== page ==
OK, I can't help it. I simply have to write at least once more about the Bay Area's baseball teams. Yes, I know I did that last week and I know there is plenty about them on the sports pages of this paper.
But both teams provided us with such an unbelievable week that it seemed appropriate to visit them one more time. The truth is that both teams have taught some valuable lessons to anyone paying attention.
After all, last weekend was a disaster for fans on both sides of the Bay. As Monday rolled round the Grim Reaper was sharpening his scythe as the teams sat on the brink of elimination. Each would have to win three straight games to advance to the next round. The Giants would have to do it on the road in a place where the home team had not lost three in row all year.
As it turned out, the Giants did what no team had done before and the A's came close to the miraculous as well. It took the best pitcher in baseball to stop them.
The details have been -- and will continue to be -- well-discussed and analyzed on our sports pages both in print and online.
Instead of rehashing it, I want to consider some of the object lessons the teams modeled for us. Things such as tenacity, perseverance, enthusiasm, teamwork and quiet confidence.
I have long operated under the thesis that participation in sports at nearly all levels can offer substantial life instruction to those willing to learn. I don't mean just the so-called jocks who are gifted enough to play at high levels. I mean everyone who plays and even those who are "just" fans.
It is why I was a youth sports coach. Sure, part of the reason I coached was a bit selfish in that I wanted to spend more time with my kids (hardly a bad thing). But I also believed then, and do now, that sporting activities were a vital part of my kids' education, as it was for each of their teammates. I wanted to make sure that education was delivered as constructively as possible and to as many as possible.
My three kids are all in college now (yes, at the same time; obviously, doing practical math was never a strong suit), but I know that the lessons they learned on the playing fields of the East Bay remain with them today. I see it in their work ethic, their commitment to team, their tenacity and their interaction with others.
Aside from one of them being a New York Yankees fan, which I blame on genetic mutation, they are three fine young adults.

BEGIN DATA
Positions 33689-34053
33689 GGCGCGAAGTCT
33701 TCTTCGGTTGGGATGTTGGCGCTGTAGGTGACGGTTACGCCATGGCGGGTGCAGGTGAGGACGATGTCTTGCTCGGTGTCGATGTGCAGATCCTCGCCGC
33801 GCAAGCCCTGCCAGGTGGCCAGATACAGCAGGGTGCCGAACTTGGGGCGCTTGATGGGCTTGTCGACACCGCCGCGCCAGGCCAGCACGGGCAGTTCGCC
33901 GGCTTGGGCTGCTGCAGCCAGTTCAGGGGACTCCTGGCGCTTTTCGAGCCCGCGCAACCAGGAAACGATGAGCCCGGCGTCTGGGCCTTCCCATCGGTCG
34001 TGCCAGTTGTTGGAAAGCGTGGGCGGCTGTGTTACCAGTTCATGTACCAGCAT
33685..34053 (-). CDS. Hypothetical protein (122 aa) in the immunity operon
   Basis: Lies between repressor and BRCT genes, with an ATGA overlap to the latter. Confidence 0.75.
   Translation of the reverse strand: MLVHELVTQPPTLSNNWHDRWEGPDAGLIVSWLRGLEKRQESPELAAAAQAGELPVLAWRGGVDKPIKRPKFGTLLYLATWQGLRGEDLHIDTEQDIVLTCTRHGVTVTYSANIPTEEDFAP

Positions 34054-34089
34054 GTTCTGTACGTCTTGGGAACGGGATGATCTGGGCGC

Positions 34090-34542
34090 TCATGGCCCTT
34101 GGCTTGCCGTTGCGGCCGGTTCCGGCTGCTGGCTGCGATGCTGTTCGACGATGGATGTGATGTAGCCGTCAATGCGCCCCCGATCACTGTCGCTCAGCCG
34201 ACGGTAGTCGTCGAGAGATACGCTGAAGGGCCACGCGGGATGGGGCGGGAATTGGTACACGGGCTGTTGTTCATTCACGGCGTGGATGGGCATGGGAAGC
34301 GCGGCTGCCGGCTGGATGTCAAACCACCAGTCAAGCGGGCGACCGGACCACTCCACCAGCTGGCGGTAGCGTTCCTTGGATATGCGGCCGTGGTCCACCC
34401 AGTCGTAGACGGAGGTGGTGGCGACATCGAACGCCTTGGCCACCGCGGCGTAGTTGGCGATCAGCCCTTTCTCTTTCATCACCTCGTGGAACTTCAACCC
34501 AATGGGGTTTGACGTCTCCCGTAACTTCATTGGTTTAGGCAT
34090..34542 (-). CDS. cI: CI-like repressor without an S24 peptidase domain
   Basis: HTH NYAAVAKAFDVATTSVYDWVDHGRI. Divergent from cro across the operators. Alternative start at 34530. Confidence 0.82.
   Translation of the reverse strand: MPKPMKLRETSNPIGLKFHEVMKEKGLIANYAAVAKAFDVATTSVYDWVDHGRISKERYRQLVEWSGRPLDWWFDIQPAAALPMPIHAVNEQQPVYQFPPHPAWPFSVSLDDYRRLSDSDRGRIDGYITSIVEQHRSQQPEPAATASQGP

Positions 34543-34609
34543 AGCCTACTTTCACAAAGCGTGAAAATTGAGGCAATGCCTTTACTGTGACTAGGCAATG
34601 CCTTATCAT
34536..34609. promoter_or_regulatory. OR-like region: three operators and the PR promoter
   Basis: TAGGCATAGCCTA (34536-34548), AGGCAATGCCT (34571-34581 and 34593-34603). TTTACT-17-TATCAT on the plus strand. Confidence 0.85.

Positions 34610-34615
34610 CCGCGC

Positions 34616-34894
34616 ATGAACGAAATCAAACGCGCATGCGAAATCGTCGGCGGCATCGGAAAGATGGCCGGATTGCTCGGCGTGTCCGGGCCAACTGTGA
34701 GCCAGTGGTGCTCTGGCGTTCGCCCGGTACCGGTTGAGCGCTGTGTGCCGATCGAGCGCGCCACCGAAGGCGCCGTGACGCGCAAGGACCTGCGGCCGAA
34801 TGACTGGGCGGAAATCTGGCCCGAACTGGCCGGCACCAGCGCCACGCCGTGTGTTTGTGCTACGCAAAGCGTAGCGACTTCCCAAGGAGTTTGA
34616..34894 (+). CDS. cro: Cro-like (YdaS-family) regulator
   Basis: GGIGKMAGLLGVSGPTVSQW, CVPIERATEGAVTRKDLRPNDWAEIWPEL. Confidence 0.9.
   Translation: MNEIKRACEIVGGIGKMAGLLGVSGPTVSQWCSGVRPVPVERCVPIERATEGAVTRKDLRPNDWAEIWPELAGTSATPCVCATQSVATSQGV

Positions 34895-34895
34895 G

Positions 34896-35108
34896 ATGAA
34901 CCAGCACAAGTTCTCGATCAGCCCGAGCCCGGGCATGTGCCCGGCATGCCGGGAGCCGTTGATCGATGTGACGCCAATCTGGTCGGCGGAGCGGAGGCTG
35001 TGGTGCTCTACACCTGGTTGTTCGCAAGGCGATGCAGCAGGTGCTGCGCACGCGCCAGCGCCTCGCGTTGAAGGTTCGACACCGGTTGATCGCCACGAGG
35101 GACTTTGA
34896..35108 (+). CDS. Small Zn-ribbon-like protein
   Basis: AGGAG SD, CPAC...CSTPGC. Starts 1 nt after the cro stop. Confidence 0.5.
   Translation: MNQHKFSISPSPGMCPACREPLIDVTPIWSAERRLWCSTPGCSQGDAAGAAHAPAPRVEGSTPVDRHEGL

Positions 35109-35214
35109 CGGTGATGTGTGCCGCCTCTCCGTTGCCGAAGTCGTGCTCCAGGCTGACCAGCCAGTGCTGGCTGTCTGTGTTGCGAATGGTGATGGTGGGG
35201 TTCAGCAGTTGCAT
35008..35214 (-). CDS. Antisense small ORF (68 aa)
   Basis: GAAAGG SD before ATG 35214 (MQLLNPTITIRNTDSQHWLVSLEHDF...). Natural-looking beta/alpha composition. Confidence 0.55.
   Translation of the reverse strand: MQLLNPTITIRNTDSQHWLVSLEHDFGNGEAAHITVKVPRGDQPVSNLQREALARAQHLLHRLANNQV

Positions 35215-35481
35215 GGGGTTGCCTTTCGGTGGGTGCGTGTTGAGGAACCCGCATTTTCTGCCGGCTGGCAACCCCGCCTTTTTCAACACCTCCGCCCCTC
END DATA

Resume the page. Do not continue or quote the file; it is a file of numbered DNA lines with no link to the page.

Certainly, sports is not entirely responsible for that, but I believe it contributed.
That is why I hope anyone who is part of a team -- be they young athletes, coaches or adults in the workplace -- was watching this season because both the Giants and the A's demonstrated some exceptional examples of behavior that should inform us all.
While the two teams are different in many ways, they have a few things in common that make me proud to root for them. And, yes, I do root for both of them. For the purists among you who don't like that, well, too bad.
Both have overcome tremendous adversity during the season, not the least of which was losing key players who tested positive for steroid use. As testament to their internal makeup, both squads played better after the cheaters were exposed and removed from the team.
In the era of the "it's-all-about-me" athlete, these two teams have modeled the value of each team member doing his job. No trash talk. Each player on each team was there for a reason. It seemed both teams had a different hero in every win.
But to me the overarching shared virtue is class. They have won with class and they have lost with class. The best example of the latter occurred Thursday night when obviously disappointed A's outfielder Josh Reddick, who is in his first full season in the league, came out of the deflated A's dugout after they had lost to the Detroit Tigers and removed his hat as he pointed to the sellout crowd as a classy gesture of thanks and respect.
I hope my kids saw that. I hope yours did too.
I also hope A's managing partner Lew Wolff and owner John Fisher were watching too, so they could see that all that is needed for a viable franchise in Oakland is a credible team. The fan base is there. If you build it, they will come.
Dan Hatfield is the editorial page editor of the Oakland Tribune and the Contra Costa Times.